Couple's guide to a healthy financial life
Deanne is a physically active, community involved friend who loves a couch potato. Husband Rory has a home-based business and spends most of his spare time puttering around the house, or watching sports on TV. I marvel at their differences and 23 years of life together.
“We agree on the big things,” she confided to me recently. The big things include time together, a healthy diet, regular exercise (her out mountain biking, him pedalling slowly in the basement while watching CNN) and money. I think sex is in there somewhere too.
Opposites like Deanna and Rory do attract. But I don’t think their relationship would have lasted if they weren’t together financially. On the surface, they appear to be very different with dollars and cents. He has an ancient stationary bike; she has a state-of-the-art wheeled steed. He has three pairs of shoes; she has 33 (at least).
However, they agree on where they spend and how much they save. Plus, they have a long-term plan in place.
With Valentine’s Day drawing nigh, couples can fall back on chocolates, flowers and a romantic dinner to celebrate their relationship. But why not try something different and work on improving financial compatibility? Okay, maybe throw in some chocolates too.
It isn’t necessary for two people to have exactly the same attitudes towards money, notes Wade Stayzer, vice-president of retail and investment services at Meridian, Ontario’s largest credit union. Their financial behaviours may actually end up being the same, but how they get there is different. “Many couples include a ‘spender’ and a ‘saver.’ The spender is the one who sees a sale and thinks they can buy more; whereas the saver thinks they will save more.”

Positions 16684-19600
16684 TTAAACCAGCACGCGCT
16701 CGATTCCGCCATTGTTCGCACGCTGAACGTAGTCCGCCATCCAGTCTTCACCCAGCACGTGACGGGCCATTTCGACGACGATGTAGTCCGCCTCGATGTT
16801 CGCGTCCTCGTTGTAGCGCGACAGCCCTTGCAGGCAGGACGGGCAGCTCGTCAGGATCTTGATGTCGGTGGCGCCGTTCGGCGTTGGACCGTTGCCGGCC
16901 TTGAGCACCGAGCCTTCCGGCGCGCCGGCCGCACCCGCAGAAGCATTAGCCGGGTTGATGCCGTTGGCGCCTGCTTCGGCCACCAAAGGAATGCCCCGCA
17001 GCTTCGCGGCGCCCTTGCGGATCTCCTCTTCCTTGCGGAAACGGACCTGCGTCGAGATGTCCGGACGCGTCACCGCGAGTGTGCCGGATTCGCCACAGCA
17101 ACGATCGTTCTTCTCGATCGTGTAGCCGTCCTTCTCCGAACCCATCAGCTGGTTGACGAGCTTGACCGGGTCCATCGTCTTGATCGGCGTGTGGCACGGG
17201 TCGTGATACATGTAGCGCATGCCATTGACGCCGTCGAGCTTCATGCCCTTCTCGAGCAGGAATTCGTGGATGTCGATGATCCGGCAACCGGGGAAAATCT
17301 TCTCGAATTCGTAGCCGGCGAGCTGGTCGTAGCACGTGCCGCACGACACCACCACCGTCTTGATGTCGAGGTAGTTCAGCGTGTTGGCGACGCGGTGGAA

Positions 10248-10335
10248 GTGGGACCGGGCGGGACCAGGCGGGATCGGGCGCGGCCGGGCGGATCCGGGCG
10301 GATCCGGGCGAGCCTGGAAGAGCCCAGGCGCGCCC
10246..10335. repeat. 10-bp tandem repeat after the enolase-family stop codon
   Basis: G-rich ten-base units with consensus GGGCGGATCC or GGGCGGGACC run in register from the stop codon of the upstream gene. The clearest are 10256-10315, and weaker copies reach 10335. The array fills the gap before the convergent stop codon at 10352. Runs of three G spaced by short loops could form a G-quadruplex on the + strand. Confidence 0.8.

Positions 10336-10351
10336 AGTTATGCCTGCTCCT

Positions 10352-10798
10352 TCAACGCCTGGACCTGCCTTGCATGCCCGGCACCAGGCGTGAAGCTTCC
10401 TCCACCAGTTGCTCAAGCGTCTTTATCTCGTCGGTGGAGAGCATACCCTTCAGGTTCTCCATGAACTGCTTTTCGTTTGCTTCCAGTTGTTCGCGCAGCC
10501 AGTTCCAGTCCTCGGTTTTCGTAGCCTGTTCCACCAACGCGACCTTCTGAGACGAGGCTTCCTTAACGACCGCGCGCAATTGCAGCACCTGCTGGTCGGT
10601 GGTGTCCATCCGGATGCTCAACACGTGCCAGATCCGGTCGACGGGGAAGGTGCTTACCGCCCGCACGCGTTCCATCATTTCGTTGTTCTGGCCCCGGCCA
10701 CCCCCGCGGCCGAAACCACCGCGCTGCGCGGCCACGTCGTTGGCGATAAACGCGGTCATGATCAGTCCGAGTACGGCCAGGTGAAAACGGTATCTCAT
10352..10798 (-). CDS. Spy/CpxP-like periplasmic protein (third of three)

A spender and a saver can get along very well, just as my couch potato and busy bee friend do. “While there appears to be a big divide between the spender and the saver mindsets, these couples can still be successful with their family finances if they find and agree to ways that will align their approaches to money.”
On Valentine’s Day, woo your beloved by getting cozy and conversing about the following four areas that are the basis of a healthy financial life together:
1. Goals: A couple’s goals may be different than the individuals’. Dream for yourself as well as for the family unit. One person may want to return to school while the other yearns to start their own business. Perhaps both would love a condo at a ski resort!
Don’t worry about putting a price tag or even timeline on the goals, especially for those who are young. The point is to talk about what you want to achieve and start discussing how to get there.
2. Involvement: Financial relationships are often lopsided. One person is usually more involved than the other because of interest, experience or simply because he or she drew the short straw. It doesn’t really matter who does the financial legwork but it is critical that both know what is going on and are updated about changes and events.
Switch the roles periodically so the other person becomes completely familiar with the financial state of affairs, including the mechanics of log-in protocols, passwords, bill payment history and contract terms. This is a godsend if the more financially involved person is away or sick for an extended period.
3. Differences: Even couples that are carbon copies financially may harbour irritations about their best beloved’s money habits. Get them on the table.
One reader told me it drove her crazy that her husband paid all bills on the due date, not a moment before. But he enjoyed the task and didn’t want to hand it over. After a power outage and two Internet failures caused them to be late on bills and credit card payments he agreed to set up an automatic payment plan where appropriate and to pay a few days in advance on the rest. Happiness all round.
4. The plan: We all need a blueprint for our financial lives. Creating one is an organic process that changes over time. The basis of any financial plan is a budget. But the plan also includes insurance, short- and long-term saving, investing, power of attorney and wills.
One of the best investments a couple can make is on a professional financial plan created by an advisor who isn’t paid through product commissions.
Perhaps this Valentine’s gift to each other isn’t quite as romantic as jewelry and lacy underwear, but getting together financially has a much bigger and longer-term impact.